Southern Franklin County towns begin voting Tuesday on regional ambulance service
DEERFIELD — In coming weeks, residents of southern Franklin County will be asked to leave behind their independent town ambulance departments and forge a new partnership with their neighbors.
Whately residents will be the first to vote to fund the proposed South County Emergency Medical Service on Tuesday. Sunderland will follow on Oct. 18 and Deerfield will decide on Oct. 28.
If approved, the service could begin January 2014.
So what are the voters being asked to buy?
The Select Boards in Deerfield, Whately and Sunderland and the EMS directors have created a plan for a shared 24/7 paramedic-level service to provide an enhanced level of care, faster response times, a primary and an on-call ready reserve ambulance.
The service would cover 66.86 square miles in the three towns.
The primary ambulance would be based in the South Deerfield fire station for up to three years while a permanent home is sought. The backup ambulance would be in the Sunderland Public Safety Complex.
From each location, an ambulance could be on scene within 15 minutes or less in 85 percent or more of all EMS responses dispatched, the town leaders said.
For each shift, one paramedic and one basic or intermediate EMT would be scheduled.
The ready reserve ambulance would be staffed by on-call personnel who would respond and stand ready at the Sunderland station when the first ambulance is called into service.
Under the tri-town partnership, a full-time director would report to a Board of Oversight composed of two voting members from each town. One would be appointed by the Select Board and the other would be the current EMS director or appointee.
As the fiscal agent, Deerfield would appoint a nonvoting member to the board.
The board’s first job would be to select the equipment the service will use from a list compiled by the current EMS directors.
Changes from volunteers
How would the regional service be different from the current services?
The three local services now are volunteer on-call based systems. There is no dedicated 24/7 staffing, inconsistent response times and no dedicated paramedic service.
Often, the towns rely on Baystate Health Ambulance and the Northampton Fire Department to provide backup paramedic coverage.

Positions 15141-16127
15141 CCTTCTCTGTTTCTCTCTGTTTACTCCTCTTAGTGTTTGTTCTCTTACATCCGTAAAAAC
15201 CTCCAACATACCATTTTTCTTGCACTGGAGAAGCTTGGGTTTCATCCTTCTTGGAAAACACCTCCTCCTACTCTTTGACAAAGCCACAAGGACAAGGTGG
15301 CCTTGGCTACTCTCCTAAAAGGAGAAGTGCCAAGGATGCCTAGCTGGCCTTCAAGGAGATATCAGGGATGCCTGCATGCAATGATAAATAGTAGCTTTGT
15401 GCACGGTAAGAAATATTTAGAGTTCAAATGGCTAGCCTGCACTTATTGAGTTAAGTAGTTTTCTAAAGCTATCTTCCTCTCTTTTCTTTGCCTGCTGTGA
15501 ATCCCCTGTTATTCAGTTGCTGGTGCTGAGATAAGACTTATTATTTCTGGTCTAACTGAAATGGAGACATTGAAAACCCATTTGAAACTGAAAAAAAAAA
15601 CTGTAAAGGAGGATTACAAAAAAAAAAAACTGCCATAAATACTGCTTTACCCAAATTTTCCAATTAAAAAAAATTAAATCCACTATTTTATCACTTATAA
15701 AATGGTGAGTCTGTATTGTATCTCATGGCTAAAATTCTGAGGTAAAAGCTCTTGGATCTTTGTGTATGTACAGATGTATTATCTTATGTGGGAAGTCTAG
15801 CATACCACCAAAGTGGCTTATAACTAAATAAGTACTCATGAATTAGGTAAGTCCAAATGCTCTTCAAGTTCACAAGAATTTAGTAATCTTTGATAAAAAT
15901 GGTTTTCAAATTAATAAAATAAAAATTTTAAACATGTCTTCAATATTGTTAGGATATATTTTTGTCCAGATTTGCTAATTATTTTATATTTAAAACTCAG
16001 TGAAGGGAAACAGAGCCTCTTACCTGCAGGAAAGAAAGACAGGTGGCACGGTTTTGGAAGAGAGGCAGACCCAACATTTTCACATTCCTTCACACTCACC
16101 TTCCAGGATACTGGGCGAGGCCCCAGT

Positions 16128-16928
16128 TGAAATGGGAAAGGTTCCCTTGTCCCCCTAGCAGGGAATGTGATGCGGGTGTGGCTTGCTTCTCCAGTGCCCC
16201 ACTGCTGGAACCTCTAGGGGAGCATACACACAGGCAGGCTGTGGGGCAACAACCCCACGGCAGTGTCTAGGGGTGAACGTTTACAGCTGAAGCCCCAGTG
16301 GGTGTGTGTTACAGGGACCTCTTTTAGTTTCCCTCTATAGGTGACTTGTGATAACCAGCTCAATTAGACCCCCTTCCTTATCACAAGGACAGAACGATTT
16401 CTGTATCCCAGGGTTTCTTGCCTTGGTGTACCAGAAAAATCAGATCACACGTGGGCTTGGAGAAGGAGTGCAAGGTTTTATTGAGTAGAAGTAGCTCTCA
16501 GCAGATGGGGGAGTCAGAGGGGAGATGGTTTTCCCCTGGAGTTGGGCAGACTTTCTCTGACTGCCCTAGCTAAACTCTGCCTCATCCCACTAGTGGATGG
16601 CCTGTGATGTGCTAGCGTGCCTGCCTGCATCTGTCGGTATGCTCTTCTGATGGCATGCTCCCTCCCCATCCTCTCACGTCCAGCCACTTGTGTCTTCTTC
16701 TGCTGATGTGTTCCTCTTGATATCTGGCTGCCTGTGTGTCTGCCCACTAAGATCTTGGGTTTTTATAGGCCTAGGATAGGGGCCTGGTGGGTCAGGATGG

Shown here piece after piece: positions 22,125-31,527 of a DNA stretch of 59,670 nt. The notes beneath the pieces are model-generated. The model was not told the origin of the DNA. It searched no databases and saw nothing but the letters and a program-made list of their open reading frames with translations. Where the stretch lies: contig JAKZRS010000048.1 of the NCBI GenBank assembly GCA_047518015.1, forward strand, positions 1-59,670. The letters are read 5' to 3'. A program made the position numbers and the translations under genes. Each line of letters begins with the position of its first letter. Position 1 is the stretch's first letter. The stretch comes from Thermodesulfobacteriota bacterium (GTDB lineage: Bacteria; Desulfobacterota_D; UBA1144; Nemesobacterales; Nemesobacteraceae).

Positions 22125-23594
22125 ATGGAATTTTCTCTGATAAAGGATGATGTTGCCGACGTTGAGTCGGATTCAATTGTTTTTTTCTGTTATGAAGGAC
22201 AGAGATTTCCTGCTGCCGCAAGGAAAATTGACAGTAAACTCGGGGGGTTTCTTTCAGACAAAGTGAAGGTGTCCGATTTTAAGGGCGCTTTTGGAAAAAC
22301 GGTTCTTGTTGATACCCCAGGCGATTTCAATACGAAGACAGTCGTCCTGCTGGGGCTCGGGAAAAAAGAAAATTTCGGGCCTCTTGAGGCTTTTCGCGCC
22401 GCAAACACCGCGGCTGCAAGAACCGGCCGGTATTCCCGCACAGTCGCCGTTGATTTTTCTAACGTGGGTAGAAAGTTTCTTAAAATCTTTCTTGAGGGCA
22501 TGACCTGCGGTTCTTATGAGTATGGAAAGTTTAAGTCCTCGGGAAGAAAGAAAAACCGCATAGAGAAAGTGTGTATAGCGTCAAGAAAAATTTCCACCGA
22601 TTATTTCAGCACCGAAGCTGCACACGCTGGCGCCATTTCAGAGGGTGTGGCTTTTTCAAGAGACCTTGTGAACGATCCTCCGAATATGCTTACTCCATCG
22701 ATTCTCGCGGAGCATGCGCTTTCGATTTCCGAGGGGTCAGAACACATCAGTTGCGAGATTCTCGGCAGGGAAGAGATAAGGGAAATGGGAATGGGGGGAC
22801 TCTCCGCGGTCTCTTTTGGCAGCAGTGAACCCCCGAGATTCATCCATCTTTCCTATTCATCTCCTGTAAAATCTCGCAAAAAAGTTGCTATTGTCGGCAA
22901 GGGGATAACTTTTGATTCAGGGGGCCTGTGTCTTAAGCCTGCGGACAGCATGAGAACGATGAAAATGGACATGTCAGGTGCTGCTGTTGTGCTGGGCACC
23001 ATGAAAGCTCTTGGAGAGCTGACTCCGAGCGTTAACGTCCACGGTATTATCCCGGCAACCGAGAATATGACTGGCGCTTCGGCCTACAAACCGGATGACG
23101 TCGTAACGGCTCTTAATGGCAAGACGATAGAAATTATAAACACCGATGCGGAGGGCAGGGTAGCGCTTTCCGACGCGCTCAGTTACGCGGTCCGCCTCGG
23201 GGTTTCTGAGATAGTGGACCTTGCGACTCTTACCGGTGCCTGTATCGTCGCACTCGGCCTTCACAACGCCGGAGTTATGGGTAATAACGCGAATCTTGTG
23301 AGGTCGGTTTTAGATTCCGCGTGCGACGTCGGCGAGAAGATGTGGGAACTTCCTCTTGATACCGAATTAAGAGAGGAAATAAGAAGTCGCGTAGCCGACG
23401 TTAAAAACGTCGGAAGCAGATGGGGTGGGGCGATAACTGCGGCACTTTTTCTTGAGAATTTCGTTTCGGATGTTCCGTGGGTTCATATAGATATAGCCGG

Deerfield and Whately are licensed at the intermediate level. Sunderland is licensed at the basic level.
With a paramedic license, EMTs could provide advanced intervention techniques such as hooking patients up to a monitor to assess what’s wrong and deciding which hospital to deliver them to for treatment. Paramedics can also provide intravenous therapy and pharmaceuticals.
Basic EMTs, on the other hand, can only monitor vitals.
What’s wrong with local EMS?
There has been a critical lack of manpower in all towns, Deerfield EMS Director Matt Russo said.
On-call EMT availability has eroded despite recruitment efforts. Demanding training requirements deter interest in on-call service.
Russo said 20 to 80 percent of calls during non-staffed periods require more than one request for the local ambulance or aid from an outside ambulance. Twenty percent of all EMS requests are transported by mutual aid ambulance and too many patients may wait 30 minutes or longer for help.
If approved, the regional service would likely start in January — halfway through the current fiscal year.
For the first six months, it would cost $493,591. Deerfield’s portion of $255,488 makes up 51.76 percent of the cost, Sunderland would pay 31.48 percent ($155,366) and Whately 16.76 percent ($82,735).
The projected full-year budget for July 2014 to June 2015 would be $749,595. The town assessments would be $387,990 for Deerfield, $235,972 for Sunderland and $125,632 for Whately. The budget includes $110,700 for capital costs.
By contrast, the current EMS budgets are $172,081 for Deerfield, $156,889 for Sunderland and $56,143 for Whately.
The budget is calculated according to a formula based on population and wealth of a community.
Town leaders said the regional service would save $53,000 in intercept costs by reducing the reliance on other services.
In Deerfield, the regional service would add 33 cents per $1,000 of valuation to the tax rate. The cost for a home valued at $275,000 would be $90.75.
In Sunderland, the service would add 21 cents to the tax rate. The approximate annual impact for a home valued at $275,000 is $57.75
In Whately, the service would add 22 cents. The cost for a home valued at $275,000 would be $60.50.
The towns would not be locked in to the regional service.
The Select Boards added an opt-out clause to the inter-municipal agreement.
A town would have to wait until the following July after the date it gave written notice to the other member towns to withdraw.
A town would have to wait two years after withdrawing to sign back up. Also, the Select Boards are considering adding a stipulation that would allow one town to get back its equipment if it opts out during the first year or if the regional agreement dissolves.